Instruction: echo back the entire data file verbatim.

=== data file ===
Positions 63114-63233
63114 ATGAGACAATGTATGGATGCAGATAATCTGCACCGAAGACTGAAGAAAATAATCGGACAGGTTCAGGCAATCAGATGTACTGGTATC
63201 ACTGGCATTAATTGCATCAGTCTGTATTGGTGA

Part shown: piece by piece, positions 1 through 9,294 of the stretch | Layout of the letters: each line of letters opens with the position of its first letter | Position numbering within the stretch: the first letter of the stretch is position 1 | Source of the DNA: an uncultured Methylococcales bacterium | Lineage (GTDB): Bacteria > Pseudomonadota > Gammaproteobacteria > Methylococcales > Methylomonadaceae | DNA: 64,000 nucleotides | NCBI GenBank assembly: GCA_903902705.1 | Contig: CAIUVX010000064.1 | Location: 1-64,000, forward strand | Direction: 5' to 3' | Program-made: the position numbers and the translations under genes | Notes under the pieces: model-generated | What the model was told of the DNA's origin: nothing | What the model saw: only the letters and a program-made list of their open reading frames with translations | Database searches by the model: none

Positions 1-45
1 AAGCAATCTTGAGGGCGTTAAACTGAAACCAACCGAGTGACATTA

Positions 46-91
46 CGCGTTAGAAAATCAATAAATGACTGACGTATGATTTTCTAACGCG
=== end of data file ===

Positions 63114-63233
63114 ATGAGACAATGTATGGATGCAGATAATCTGCACCGAAGACTGAAGAAAATAATCGGACAGGTTCAGGCAATCAGATGTACTGGTATC
63201 ACTGGCATTAATTGCATCAGTCTGTATTGGTGA

Part shown: piece by piece, positions 1 through 9,294 of the stretch | Layout of the letters: each line of letters opens with the position of its first letter | Position numbering within the stretch: the first letter of the stretch is position 1 | Source of the DNA: an uncultured Methylococcales bacterium | Lineage (GTDB): Bacteria > Pseudomonadota > Gammaproteobacteria > Methylococcales > Methylomonadaceae | DNA: 64,000 nucleotides | NCBI GenBank assembly: GCA_903902705.1 | Contig: CAIUVX010000064.1 | Location: 1-64,000, forward strand | Direction: 5' to 3' | Program-made: the position numbers and the translations under genes | Notes under the pieces: model-generated | What the model was told of the DNA's origin: nothing | What the model saw: only the letters and a program-made list of their open reading frames with translations | Database searches by the model: none

Positions 1-45
1 AAGCAATCTTGAGGGCGTTAAACTGAAACCAACCGAGTGACATTA

Positions 46-91
46 CGCGTTAGAAAATCAATAAATGACTGACGTATGATTTTCTAACGCG